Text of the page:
Brake System in Kia Picanto
Brake system in Kia Picanto used for slowing or stopping a moving vehicle, wheel, axle, or to prevent its motion, most often accomplished by means of friction.
Your vehicle has power-assisted brakes that adjust automatically through normal usage. In the event that the power-assisted brakes lose power because of a stalled engine or some other reason, you can still stop your vehicle by applying greater force to the brake pedal than you normally would. The stopping distance, however, will be longer.
When the engine is not running, the reserve brake power is partially depleted each time the brake pedal is applied. Do not pump the brake pedal when the power assist has been interrupted. Pump the brake pedal only when necessary to maintain steering control on slippery surfaces.
In the event of brake failure
If service brakes fail to operate while the vehicle is in motion, you can make an emergency stop with the parking brake. The stopping distance, however, will be much greater than normal.
Warning: Applying the parking brake while the vehicle is moving at normal speeds can cause a sudden loss of control of the vehicle. If you must use the parking brake to stop the vehi- cle, use great caution in applying the brake..
Disc brakes wear indicator
When your brake pads are worn and new pads are required, you will hear a high-pitched warning sound from your front brakes or rear brakes. You may hear this sound come and go or it may occur whenever you depress the brake pedal.
Please remember that some driving conditions or climates may cause a brake squeal when you first apply (or lightly apply) the brakes. This is normal and does not indicate a problem with your brakes.
Rear drum brakes
Your rear drum brakes do not have wear indicators. Therefore, have the rear brake linings inspected if you hear a rear brake rubbing noise. Also have your rear brakes inspected each time you change or rotate your tyres and when you have the front brakes replaced.
Applying the parking brake
To engage the parking brake, first apply the foot brake and then pull up the parking brake lever as far as possible.
In addition it is recommended that when parking the vehicle on a incline, the shift lever should be in a low gear on manual transaxle vehicles or in the P (Park) position on automatic transaxle vehicles.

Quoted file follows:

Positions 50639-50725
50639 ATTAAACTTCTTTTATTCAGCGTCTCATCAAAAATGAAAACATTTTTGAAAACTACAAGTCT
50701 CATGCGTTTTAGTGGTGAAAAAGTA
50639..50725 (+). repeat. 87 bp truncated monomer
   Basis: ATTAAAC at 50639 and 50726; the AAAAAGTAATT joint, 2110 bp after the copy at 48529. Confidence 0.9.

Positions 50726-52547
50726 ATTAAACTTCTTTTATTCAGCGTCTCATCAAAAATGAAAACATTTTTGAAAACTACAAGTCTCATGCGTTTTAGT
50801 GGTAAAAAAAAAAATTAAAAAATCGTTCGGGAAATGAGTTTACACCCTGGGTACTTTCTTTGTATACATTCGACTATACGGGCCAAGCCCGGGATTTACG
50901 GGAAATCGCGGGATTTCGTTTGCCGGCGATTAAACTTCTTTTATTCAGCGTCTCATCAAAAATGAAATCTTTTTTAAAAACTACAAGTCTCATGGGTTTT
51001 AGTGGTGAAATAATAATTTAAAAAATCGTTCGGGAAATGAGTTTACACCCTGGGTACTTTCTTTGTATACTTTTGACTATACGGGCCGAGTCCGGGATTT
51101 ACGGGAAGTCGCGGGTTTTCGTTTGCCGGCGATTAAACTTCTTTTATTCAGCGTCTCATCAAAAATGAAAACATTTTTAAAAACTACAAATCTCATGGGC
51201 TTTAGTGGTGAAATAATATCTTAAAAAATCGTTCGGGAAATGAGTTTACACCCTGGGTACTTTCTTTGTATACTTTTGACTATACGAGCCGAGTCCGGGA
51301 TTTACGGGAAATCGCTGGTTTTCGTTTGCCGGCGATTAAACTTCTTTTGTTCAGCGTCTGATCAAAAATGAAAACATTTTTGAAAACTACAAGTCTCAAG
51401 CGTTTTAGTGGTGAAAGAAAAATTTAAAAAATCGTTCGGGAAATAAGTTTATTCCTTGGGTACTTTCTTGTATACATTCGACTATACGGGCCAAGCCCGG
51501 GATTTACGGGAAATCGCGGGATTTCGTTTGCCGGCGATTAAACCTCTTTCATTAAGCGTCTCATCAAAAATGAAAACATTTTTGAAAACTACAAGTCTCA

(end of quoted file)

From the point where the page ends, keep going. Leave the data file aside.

Releasing the parking brake
To release the parking brake, first apply the foot brake and pull up the parking brake lever slightly. Secondly depress the release button and lower the parking brake lever whilst holding the button.
If the parking brake does not release or does not release all the way, have the system checked by a professional workshop. Kia recommends to visit an authorised Kia dealer/service partner.
Check the brake warning
Check the brake warning light by turning the ignition switch ON (do not start the engine). This light will be illuminated when the parking brake is applied with the ignition switch in the START or ON position. Before driving, be sure the parking brake is fully released and the brake warning light is off.
If the brake warning light remains on after the parking brake is released whilst engine is running, there may be a malfunction in the brake system. Immediate attention is necessary.
Anti-lock brake system (ABS) (if equipped)
The ABS continuously senses the speed of the wheels. If the wheels are going to lock, the ABS system repeatedly modulates the hydraulic brake pressure to the wheels.
When you apply your brakes under conditions which may lock the wheels, you may hear a “tik-tik’’ sound from the brakes, or feel a corresponding sensation in the brake pedal. This is normal and it means your ABS is active.
In order to obtain the maximum benefit from your ABS in an emergency situation, do not attempt to modulate your brake pressure and do not try to pump your brakes. Press your brake pedal as hard as possible or as hard as the situation warrants and allow the ABS to control the force being delivered to the brakes.
A click sound may be heard in the engine compartment when the vehicle begins to move after the engine is started. These conditions are normal and indicate that the anti-lock brake system is functioning properly.
- Even with the anti-lock brake system, your vehicle still requires sufficient stopping distance. Always maintain a safe distance from the vehicle in front of you.
- Always slow down when cornering. The anti-lock brake system cannot prevent accidents resulting from excessive speeds.
- On loose or uneven road surfaces, operation of the anti-lock brake system may result in a longer stopping distance than for vehicles equipped with a conventional brake system.
Electronic Stability Control (ESC) (if equipped)
The Electronic Stability Control (ESC) system is designed to stabilize the vehicle during cornering manoeuvres. ESC checks where you are steering and where the vehicle is actually going. ESC applies the brakes at individual wheels and intervenes in the engine management system to stabilize the vehicle.
The Electronic Stability Control (ESC) system is an electronic system designed to help the driver maintain vehicle control under adverse conditions. It is not a substitute for safe driving practices. Factors including speed, road conditions and driver steering input can all affect whether ESC will be effective in preventing a loss of control. It is still your responsibility to drive and corner at reasonable speeds and to leave a sufficient margin of safety.
When you apply your brakes under conditions which may lock the wheels, you may hear a “tik-tik’’ sound from the brakes, or feel a corresponding sensation in the brake pedal. This is normal and it means your ESC is active.